to deal with the game of cricket."
It becomes amply clear that the ICC is all set to turn a blind eye to the
ground realities. "Task force's only focus during the tour of Zimbabwe would
be the status of cricket," Lorgat further added.
"The task team will go down to Zimbabwe to look at exactly what's on the
playing field. I would like my focus to be not on the boardroom, but on
exactly what's going on the playing field of cricket," he said.
By KITSEPILE NYATHI NATION Correspondent Posted Monday, October 20 2008 at
South Africa is turning away Zimbabwe political refugees despite signs that
the fragile power sharing agreement between the country's rival political
parties is in danger of failing.
A Southern African Development Community (SADC) troika is meeting on Monday
to try and resolve a political stalemate that has shattered the dreams of
ordinary Zimbabweans who were beginning to believe that a solution had
finally been found for the country's decade old political problems.
The likely failure of the SADC mediation spells disaster for millions of
Zimbabweans scattered all over the region as their hosts are also
increasingly becoming impatient.
The Zimbabwe Exiles Forum (ZEF), in a report released ahead of the meeting
in Swaziland, warned the leaders that conditions for Zimbabwean exiles,
especially in South Africa, had worsened since the signing of the September
They are now demanding a more robust approach from regional leaders to
address the crisis in Zimbabwe.
"The conditions for asylum seekers on the ground have deteriorated from
horrendous to nightmarish," said Mr Gabriel Shumba, ZEF director.
"The home affairs department (South Africa) is turning away all those from
Zimbabwe on the spurious grounds that a deal has been signed back home and
that therefore this indicates that the situation has improved."
Mr Shumba claimed that some had their travel documents torn and thrown into
prison pending deportation back to Zimbabwe.
"This is very scary because the behaviour may fuel xenophobia against
Zimbabweans," he said.
There no reliable statistics on Zimbabweans exiled in South Africa, but
various estimates have put them at more than three million.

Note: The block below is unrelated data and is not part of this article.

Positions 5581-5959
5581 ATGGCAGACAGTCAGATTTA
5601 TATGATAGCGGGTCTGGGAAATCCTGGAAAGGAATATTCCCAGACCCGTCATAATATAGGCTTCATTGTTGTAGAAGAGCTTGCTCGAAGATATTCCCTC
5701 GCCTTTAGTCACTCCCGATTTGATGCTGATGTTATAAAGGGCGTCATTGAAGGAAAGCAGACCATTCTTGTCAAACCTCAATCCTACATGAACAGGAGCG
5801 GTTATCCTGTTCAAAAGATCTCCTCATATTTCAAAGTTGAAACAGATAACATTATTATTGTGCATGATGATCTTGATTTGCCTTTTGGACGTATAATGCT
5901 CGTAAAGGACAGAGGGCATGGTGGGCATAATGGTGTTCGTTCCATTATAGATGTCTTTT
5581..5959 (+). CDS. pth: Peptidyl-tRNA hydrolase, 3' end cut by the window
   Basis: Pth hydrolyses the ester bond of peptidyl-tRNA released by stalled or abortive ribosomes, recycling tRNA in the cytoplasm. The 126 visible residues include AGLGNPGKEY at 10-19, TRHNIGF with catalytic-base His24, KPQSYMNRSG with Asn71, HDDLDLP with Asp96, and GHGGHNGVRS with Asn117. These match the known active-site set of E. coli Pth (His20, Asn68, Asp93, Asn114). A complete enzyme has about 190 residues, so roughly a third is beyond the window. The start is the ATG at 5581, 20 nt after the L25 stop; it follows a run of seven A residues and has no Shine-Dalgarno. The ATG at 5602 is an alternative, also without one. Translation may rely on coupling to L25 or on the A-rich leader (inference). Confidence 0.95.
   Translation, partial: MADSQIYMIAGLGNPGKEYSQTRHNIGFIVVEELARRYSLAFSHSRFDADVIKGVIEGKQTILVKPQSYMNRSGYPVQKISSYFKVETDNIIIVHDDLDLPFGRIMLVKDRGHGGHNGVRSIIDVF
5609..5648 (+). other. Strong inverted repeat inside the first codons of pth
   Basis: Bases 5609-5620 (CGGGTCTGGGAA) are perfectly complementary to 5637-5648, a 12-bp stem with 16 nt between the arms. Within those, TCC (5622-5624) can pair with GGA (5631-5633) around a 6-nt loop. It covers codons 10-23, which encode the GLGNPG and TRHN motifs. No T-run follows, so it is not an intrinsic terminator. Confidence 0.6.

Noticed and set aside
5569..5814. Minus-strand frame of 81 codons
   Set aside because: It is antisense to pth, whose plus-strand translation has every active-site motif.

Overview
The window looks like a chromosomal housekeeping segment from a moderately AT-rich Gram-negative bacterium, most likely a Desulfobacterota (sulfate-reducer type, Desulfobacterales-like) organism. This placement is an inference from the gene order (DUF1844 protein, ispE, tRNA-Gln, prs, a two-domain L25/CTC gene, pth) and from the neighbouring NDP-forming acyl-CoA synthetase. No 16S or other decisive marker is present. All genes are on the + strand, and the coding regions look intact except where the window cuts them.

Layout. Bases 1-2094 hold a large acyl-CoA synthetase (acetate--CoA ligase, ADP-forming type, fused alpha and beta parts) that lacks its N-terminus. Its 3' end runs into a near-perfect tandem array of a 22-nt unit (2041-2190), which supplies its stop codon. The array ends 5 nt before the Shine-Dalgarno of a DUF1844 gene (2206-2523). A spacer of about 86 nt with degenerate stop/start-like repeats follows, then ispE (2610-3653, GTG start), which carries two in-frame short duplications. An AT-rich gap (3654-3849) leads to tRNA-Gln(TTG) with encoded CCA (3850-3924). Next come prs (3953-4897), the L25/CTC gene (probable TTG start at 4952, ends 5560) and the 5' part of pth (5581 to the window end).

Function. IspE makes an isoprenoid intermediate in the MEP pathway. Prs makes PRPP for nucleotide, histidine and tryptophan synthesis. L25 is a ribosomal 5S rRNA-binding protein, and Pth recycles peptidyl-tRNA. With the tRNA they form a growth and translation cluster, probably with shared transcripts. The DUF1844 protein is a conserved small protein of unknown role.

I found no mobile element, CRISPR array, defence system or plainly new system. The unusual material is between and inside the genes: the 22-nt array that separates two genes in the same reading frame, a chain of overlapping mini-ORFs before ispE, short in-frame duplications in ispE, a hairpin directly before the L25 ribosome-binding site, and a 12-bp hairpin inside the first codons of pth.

Close to 500,000 are deported every year but the majority find their way
back through ungazetted entry points.
Only Botswana started according Zimbabweans refugee status in the run-up to
the bloody presidential run-off election where President Robert Mugabe ran
The major contender and MDC leader, Mr Morgan Tsvangirai was forced to
withdraw due to political violence.
The signing of the agreement that will see Mr Mugabe remaining president
with Mr Tsvangirai becoming prime minister in a coalition government had
raised a lot of hope of a quick turnaround in the economic and political
situation in the country.
The ZEF said some Zimbabweans had even started trooping back home but most
of them were now making their way back to regional counties.
"Those who were not careful went home the following day, and some of them
have since returned to South African having realised that they had done that
prematurely when violence is still rife in the ground," Mr Shumba said.
The parties have failed to agree on the allocation of the key ministries of
Finance and Home Affairs.
Once one of Africa's most prosperous nations, Zimbabwe's dramatic economic
collapse has caused critical food shortages, with nearly half its people
needing UN aid and 80 per cent of the population living in poverty.
Two million people currently need food assistance and the number could rise
to 5 million - more than half of Zimbabwe's population - by January 2009.
At home, Zimbabweans are angry that the negotiations have dragged on for too